What makes a Smart City? The digital city of Darmstadt.

‘Smart City’ is today’s buzzword and trend in urban development. How do Europeans see their cities of the future? What does a smart city in Europe have to do from a business perspective? How should the digitization of European cities go on? Juniper and YouGov interviewed 12,000 people in six European countries.

First they asked what the participants understand and what they expect from a smart city. When Europeans think of smart cities, they seem to think, above all, of smart city administration. 51 percent consider improved digital access to public information and services as the key benefit of a smart city.

42 percent expect a smart community to improve public safety and improve emergency services. 39 percent would also like digitization of cities to promote environmental protection.

The study was deliberately carried out not only in large cities, but was extended to rural areas as well. The term “smart community” explicitly includes municipalities of all sizes. Especially in rural areas, digitization offers many options for optimizing everyday public life, be it in the city administration or in public transportation.

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However, the questionnaire was not just about visualizing the digital future of one’s own place of residence. Another question was how Europeans imagine the process there. What are the challenges and key factors to building a working smart community? By far the most important issue (47 percent), is, according to Europeans, interoperability, ie the possibility that different systems can work together and thus be compatible. This is followed by the concern about cyber security with 36 percent. Surprisingly, IoT (25 percent) or AI (20 percent) was considered less important in building a smart community.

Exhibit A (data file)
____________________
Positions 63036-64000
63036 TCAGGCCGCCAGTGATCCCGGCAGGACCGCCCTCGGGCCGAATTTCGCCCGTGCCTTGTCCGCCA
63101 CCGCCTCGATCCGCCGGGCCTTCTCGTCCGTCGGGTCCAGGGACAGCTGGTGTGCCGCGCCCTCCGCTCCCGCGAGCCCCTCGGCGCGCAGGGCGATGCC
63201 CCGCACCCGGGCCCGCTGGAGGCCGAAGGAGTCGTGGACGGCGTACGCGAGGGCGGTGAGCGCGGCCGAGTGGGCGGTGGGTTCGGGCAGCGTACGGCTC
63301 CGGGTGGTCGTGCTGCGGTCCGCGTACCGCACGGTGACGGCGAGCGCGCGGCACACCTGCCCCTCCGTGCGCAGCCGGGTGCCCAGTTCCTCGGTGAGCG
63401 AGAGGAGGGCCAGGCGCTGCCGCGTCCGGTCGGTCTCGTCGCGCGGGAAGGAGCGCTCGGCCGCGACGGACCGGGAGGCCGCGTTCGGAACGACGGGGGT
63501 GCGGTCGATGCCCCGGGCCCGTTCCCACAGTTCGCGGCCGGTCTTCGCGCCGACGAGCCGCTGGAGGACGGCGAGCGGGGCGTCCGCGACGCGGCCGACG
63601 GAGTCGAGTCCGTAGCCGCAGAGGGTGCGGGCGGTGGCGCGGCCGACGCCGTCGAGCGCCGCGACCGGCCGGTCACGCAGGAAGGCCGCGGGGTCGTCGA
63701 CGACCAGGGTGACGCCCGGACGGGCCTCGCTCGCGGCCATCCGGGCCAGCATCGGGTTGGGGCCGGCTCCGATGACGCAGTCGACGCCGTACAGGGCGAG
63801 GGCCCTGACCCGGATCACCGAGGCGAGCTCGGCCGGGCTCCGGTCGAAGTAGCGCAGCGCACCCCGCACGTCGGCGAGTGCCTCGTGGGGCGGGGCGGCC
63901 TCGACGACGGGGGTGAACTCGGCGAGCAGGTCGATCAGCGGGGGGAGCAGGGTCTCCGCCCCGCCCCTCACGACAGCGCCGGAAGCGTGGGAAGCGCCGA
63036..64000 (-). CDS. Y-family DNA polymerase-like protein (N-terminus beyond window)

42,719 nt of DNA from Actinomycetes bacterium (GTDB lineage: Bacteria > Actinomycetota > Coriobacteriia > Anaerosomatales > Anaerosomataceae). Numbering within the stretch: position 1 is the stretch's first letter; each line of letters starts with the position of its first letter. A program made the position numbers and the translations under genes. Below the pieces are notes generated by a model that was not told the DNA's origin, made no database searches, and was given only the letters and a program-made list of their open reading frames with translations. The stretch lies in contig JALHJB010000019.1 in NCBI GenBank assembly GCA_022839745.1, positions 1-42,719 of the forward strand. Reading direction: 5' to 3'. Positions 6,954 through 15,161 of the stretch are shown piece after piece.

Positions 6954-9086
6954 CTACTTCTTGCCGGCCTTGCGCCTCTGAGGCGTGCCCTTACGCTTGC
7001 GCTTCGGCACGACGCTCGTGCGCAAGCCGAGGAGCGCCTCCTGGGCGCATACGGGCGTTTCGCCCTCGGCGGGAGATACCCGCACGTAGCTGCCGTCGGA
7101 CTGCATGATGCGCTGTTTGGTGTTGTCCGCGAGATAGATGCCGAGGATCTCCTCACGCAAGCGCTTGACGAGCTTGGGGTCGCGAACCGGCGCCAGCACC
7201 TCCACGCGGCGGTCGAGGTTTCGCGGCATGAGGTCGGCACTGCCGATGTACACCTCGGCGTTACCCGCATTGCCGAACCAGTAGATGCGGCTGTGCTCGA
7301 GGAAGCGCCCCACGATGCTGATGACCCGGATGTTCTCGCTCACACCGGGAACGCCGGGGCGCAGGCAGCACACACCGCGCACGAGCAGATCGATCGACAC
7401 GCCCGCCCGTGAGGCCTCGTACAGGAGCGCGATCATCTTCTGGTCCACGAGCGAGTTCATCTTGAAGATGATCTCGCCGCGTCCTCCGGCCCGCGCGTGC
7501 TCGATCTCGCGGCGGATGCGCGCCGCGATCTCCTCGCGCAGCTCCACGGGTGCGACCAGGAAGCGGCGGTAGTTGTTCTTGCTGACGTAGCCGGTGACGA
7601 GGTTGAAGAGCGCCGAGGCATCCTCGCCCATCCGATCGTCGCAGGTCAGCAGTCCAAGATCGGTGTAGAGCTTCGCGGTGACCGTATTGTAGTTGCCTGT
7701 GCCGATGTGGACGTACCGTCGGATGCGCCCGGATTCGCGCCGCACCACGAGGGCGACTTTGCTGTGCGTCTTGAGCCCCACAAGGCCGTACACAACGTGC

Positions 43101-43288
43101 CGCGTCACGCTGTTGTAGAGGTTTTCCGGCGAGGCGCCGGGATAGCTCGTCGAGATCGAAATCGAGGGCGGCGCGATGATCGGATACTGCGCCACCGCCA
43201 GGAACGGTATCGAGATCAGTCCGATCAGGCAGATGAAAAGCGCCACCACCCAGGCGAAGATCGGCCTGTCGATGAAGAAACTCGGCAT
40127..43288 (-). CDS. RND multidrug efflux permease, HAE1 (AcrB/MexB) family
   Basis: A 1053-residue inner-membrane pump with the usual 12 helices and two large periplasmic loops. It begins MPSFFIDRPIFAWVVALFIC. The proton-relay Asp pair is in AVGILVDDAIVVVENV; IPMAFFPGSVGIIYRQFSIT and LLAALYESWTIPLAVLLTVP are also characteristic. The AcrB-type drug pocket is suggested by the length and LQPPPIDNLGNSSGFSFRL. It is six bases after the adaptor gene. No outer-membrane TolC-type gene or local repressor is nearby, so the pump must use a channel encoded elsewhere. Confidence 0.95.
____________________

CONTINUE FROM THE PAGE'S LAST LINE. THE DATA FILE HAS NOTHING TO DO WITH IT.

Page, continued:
Digital City Darmstadt

While the questioning of Juniper still queried the expectations and requirements of future cities, there are many projects today that are already in the process of making European municipalities smarter.

Big cities such as Hamburg and Berlin have been proclaiming smart cities for years, but sometimes it is hard to distinguish their projects from clever city marketing.

Yet it does not always have to be the big citiy: Darmstadt won a competition sponsored by Bitkom (Association of the ITC Industry) and the Association of Towns and Municipalities. Darmstadt prevailed in the final round against its competitors Heidelberg, Kaiserslautern, Paderborn and Wolfsburg. Since then, the city of southern Hesse has officially been called “digital city”. Since the beginning of 2018, many millions of state and private funding have been used to build a digital urban infrastructure. Darmstadt is supposed to become a digital model city for Germany and even Europe.

“#DigitalstadtDarmstadt – model for a European #SmartCity?“

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A lot has already happened in Darmstadt: the city is equipped with a LoRaWAN network, the basic prerequisite for an IoT. Citizen participation has its own digital participation platform. Here, for example, there is the defect detection app “DA ist was!” (there is something), through which citizens can report visible deficiencies in Darmstadt and can also track the processing status, such as soiled playgrounds, full trashcans, etc. Many other projects are also in the education and health sector in planning and implementation. For a long time, Darmstadt has been known to be a science and high-tech center throughout Europe. For 20 years it is officially “Science City”, now it can also call itself “digital city”.